Monday, September 24, 2018

People v. Fews (Cal. Ct. App. - Sept. 24, 2018)

The stuff about the Terry stop in the first portion of today's opinion seems right to me.  I'm not sure there was much that I can individually put my finger on to say that it was X or Y that alone made me think that the occupants of the vehicle were likely to be up to no good in some fashion.  Yet like the Court of Appeal (and the trial court), there was nonetheless something that seemed distinctly wrong about a vehicle in the Tenderloin suddenly pulling over when the police pull behind it, with the driver then immediately hopping out of the vehicle and refusing to get back in when the police told him to, all the while smelling of marijuana and having the occupants of the vehicle make repeated furtive movements throughout.

Something just doesn't seem right about that.  So much so that I'm okay with the officers doing a Terry stop-and-frisk for their own protection.  And when that frisk discovers a loaded firearm in the front jacket pocket of the passenger; well, to be honest, I'm just not all that surprised.  Which is why I'd have allowed the stop-and-frisk in the first place.  Officer safety.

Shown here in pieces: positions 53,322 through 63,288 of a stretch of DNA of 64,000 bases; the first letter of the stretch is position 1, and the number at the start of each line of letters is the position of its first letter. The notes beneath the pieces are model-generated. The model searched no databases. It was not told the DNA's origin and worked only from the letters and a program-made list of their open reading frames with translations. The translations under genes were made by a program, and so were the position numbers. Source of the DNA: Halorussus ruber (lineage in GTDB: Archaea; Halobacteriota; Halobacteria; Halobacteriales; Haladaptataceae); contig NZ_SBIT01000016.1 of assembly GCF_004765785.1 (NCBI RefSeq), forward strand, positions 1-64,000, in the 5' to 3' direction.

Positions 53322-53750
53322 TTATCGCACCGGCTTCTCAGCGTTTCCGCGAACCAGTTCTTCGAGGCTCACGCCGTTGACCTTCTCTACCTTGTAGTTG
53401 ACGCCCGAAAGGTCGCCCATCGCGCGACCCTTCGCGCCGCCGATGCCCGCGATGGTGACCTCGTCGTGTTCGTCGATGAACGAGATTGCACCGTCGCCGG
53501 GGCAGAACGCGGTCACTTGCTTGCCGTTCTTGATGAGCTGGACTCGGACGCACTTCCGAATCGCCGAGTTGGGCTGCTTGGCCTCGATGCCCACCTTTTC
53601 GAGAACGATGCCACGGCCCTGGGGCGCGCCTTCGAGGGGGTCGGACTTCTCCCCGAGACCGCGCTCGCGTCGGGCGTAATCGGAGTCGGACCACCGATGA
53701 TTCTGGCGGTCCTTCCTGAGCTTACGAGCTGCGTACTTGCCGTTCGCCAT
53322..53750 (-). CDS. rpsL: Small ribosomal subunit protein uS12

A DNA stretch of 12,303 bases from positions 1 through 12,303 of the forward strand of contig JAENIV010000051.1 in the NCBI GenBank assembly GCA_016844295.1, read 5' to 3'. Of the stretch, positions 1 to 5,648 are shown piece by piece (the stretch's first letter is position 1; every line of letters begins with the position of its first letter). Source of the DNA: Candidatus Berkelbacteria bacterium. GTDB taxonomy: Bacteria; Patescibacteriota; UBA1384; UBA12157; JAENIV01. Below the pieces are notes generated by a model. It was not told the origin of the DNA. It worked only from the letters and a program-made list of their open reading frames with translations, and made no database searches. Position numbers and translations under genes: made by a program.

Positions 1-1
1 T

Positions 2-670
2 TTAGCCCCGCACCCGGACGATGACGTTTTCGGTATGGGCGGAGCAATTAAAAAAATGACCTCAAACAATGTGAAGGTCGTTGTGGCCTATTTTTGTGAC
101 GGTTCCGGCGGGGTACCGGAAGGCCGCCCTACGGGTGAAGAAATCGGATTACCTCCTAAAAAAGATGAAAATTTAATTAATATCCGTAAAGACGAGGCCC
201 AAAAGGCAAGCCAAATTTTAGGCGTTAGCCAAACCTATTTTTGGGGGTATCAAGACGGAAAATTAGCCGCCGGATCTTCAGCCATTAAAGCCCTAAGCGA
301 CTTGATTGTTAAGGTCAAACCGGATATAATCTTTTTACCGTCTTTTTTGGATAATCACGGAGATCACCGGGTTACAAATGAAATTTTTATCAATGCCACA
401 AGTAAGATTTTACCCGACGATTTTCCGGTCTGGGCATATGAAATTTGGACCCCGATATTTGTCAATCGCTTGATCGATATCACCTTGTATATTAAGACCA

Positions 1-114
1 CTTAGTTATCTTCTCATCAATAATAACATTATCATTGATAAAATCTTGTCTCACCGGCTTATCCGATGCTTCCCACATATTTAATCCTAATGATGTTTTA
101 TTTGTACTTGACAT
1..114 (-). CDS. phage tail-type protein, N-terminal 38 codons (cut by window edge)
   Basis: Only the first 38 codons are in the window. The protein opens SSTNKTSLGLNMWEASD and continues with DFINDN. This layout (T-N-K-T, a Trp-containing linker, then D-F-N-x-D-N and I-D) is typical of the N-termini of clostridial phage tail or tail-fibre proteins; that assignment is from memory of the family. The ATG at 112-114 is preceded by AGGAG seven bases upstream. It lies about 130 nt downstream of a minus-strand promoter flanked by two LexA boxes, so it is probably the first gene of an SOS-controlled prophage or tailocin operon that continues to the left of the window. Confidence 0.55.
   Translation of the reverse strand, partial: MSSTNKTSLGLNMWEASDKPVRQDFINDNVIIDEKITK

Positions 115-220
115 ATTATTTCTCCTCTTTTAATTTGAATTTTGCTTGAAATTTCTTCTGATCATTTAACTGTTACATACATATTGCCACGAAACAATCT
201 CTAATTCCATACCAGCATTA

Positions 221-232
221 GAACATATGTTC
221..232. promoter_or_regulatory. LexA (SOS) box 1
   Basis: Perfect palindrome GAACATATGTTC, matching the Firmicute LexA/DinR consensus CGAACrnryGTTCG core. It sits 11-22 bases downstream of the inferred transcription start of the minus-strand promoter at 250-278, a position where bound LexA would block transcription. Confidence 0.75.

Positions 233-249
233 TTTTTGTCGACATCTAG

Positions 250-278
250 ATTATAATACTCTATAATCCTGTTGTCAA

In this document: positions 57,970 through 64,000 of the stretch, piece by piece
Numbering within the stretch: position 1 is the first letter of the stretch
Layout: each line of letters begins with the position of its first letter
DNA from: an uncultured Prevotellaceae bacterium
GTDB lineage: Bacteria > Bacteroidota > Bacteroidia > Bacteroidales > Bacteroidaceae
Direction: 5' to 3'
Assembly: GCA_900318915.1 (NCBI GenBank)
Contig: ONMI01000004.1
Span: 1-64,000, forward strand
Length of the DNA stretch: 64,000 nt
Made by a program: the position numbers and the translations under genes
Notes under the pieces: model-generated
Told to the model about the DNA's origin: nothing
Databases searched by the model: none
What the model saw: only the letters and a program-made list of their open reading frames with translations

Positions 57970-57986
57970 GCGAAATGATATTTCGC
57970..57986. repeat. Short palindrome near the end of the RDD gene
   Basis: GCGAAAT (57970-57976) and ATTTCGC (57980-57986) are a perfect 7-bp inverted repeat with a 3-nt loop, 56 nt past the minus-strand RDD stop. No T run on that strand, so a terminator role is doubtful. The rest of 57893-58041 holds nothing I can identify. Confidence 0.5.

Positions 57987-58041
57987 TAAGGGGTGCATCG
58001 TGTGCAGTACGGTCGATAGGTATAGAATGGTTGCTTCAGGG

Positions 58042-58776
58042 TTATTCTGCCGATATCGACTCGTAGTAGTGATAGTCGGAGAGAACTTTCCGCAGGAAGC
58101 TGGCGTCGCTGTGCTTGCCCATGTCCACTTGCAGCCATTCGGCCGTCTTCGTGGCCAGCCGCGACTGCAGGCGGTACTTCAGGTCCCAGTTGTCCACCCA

Now, the second part of the opinion, by contrast, seems unnecessary and less self-evident.  The Court of Appeals volunteers that even if the stop-and-frisk wasn't okay, a search of the automobile would still have been fine given the existence of marijuana.  I know that there are other opinions that say a similar thing, but I see no reason to reach that point given Part I.  And, as I said, it's a lot closer.  Yes, marijuana is only a "little" legal in California -- there are a lot of limitations, and you can still be busted for various things.  But I think it's a tough question how far the police are able to go when all they have on you is that you're carrying a personal amount of weed, which may well be -- and in the vast majority of case, is (I suspect) -- legal under California law.  At some point, it seems to me that for probable cause purposes, we're likely to view weed the same way we view, say, opiods.  Sure, it's possible that a guy carrying valium is doing something illegal, since it might not be his prescription, he might illegally be dealing, he might illegally be carrying a carload of the stuff, etc.  But if all you know about the guy is that he's got three or four pills, standing alone, I'm not sure that's probable cause of a crime sufficient to permit you to inventory the vehicle, arrest the guy, etc.  So given that eventual (and/or current) reality, I see no need to wax poetic about a topic that even the Court of Appeal admits isn't raised by the present case, in which the stop-and-frisk was just fine.

Some times it just makes sense to leave well enough alone.  This seems like one of those times to me.